Cycling legend Sir Bradley Wiggins has opened up about being sexually abused by a trainer as a teenager and has spoken of an abusive relationship with his stepfather
Sir Bradley Wiggins has revealed he was sexually groomed by a trainer when he was 13 (Picture: Getty Images)
British cycling legend Sir Bradley Wiggins has revealed he was sexually groomed by a trainer when he was just 13.
The 2012 Tour de France winner and three-time Olympic champion said he felt unable to speak at the time due to a difficult relationship with his stepfather. The 41-year-old cyclist admitted the ordeal had an impact on his adult life.
Speaking to Men’s Health UK magazine about his allegations, Sir Bradley said: “I was treated by a trainer when I was younger – I was around 13 – and I never fully accepted that.”
When asked if he had been groomed sexually, he added: “Yeah. It all got to me as an adult…I buried it. My stepdad was quite violent with me, he called me f****t because I was wearing Lycra and all, so I didn’t think I could tell him.
“I was so lonely…I just wanted to get out of the environment. I became so insular. I was a pretty weird teenager in a lot of ways and I think riding the bike stemmed from adversity.
“A difficult childhood”
Sir Bradley made the revelation in an interview with Men’s Health “Talking Heads” columnist Alastair Campbell in the magazine’s May issue, which goes on sale April 20.
The cycling star has previously opened up about his struggles with depression and a difficult childhood, and explained that he spent much of his life trying to figure out his relationship with his father.
Australian cyclist Gary Wiggins left the family when Bradley was just two years old and returned to Australia.
He later developed an addiction to alcohol and drugs and died in 2008. He was found murdered with a blow to the head following a fight at a house party.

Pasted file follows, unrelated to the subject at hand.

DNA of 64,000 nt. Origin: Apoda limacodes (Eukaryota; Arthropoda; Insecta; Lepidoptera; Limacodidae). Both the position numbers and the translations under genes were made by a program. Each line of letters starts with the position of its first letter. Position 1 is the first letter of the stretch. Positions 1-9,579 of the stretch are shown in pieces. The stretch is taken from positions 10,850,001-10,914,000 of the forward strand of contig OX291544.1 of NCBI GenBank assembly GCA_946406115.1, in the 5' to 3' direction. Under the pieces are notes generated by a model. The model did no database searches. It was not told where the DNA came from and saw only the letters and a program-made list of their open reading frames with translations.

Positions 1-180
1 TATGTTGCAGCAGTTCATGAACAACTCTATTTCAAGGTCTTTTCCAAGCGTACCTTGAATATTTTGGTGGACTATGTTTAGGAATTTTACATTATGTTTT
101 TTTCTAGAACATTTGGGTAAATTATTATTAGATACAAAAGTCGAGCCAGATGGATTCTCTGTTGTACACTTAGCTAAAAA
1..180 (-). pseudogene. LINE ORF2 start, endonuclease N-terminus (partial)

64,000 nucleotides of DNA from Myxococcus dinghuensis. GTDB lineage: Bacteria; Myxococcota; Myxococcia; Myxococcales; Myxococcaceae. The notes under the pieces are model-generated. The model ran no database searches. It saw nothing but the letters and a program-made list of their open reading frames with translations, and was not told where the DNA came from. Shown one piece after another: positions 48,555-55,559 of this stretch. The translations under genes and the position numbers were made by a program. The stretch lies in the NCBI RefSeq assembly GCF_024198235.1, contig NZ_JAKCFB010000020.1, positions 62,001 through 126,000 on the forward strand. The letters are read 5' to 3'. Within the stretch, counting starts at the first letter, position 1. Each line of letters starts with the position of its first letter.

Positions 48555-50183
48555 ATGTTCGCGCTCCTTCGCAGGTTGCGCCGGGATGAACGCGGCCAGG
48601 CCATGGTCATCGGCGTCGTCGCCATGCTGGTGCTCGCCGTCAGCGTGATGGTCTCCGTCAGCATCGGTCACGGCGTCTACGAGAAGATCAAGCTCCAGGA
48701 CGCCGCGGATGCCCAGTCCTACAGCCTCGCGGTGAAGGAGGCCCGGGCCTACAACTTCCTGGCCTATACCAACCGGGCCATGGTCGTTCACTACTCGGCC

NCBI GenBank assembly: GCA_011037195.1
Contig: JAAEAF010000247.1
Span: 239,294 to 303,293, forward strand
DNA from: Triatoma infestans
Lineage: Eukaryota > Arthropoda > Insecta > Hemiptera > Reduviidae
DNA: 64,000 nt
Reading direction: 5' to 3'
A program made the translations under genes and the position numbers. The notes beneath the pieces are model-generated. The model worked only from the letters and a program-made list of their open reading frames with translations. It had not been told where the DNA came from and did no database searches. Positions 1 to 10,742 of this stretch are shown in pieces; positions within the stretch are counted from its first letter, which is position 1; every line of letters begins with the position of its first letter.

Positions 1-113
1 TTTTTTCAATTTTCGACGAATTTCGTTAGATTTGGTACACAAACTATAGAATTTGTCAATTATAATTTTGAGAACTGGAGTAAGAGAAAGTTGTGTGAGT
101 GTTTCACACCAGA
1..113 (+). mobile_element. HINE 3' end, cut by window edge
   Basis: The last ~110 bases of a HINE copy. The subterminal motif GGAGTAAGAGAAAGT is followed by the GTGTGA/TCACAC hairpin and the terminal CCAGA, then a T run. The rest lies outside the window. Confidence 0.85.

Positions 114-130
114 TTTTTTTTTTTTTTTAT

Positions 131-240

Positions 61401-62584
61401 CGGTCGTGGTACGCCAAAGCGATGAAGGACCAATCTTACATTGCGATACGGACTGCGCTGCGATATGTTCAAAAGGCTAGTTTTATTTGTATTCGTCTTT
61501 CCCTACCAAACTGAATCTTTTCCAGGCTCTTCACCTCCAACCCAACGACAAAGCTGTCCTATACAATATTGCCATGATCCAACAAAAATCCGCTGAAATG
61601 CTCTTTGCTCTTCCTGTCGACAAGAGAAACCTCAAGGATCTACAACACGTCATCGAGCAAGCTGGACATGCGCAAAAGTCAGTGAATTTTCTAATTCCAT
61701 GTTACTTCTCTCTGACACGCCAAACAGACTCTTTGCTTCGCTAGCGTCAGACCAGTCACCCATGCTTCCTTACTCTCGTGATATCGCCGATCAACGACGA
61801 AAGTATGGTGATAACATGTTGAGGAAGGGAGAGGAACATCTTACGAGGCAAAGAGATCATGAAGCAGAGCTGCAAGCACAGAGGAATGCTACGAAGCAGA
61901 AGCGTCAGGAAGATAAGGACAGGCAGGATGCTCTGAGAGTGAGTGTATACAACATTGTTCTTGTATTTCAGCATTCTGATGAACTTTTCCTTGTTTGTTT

When asked what he had tried to run away from in his life, Sir Bradley replied: ‘It was definitely to do with my father. Never getting answers when he was murdered in 2008.
“He left us when I was little, so I first met him when I was 18. We kind of rekindled a relationship but then we didn’t speak to each other for the last couple of years before we got together. he is not assassinated…
“He was my hero. I wanted to prove my worth to him. He was a good cyclist – he could have been really good – but he was a wasted talent. He was an alcoholic, a manic-depressive, quite violent and he was taking a lot of amphetamines and (sports) drugs at the time.
The year of success was “the most unhappy time of my life”
Sir Bradley, who grew up in Kilburn, north-west London, started cycling aged 12 after watching the 1992 Barcelona Olympics.
He joined a cycling club like his father in the 70s after being encouraged by his mother Linda.
The 41-year-old reached the pinnacle of his sport in 2012 when he became Britain’s first Tour winner, before claiming Olympic gold in the time trial in London days later.
Although he had other successes, including winning the world time trial in 2014 and a third Olympic gold medal in the team pursuit in 2016, Sir Bradley said 2012 was the year he had stopped enjoying the life of a professional cyclist.
He explained: “After winning the Tour de France and then winning the Olympics, life was never the same.
“I was immersed in that fame and adulation that came with success…I’m an introverted, private person.
“I didn’t know who ‘me’ was, so I adopted a kind of veil – a kind of rock star veil. It wasn’t really me… It was probably the most unhappy time of my life.
“All I did was win for others and the pressures that came with being Britain’s first Tour winner. I really struggled with that.
But Sir Bradley added that he had now found a way to manage his mental health. He said, “I have to have a routine. Training every day is important. Not drinking too much… with my depression, if I don’t take care of myself, it feels more like a mania.
“I’ve always thought depression takes you to a dark room under a porch. I try to be funnier and end up being shocking and controversial.
Sir Bradley retired from professional cycling in 2016 and said at the time: “2016 is the end of the road for this chapter, up and up, ‘feet on the ground, head in the clouds’ “Kilburn kids don’t win Olympic gold. and Tour de France! They do now.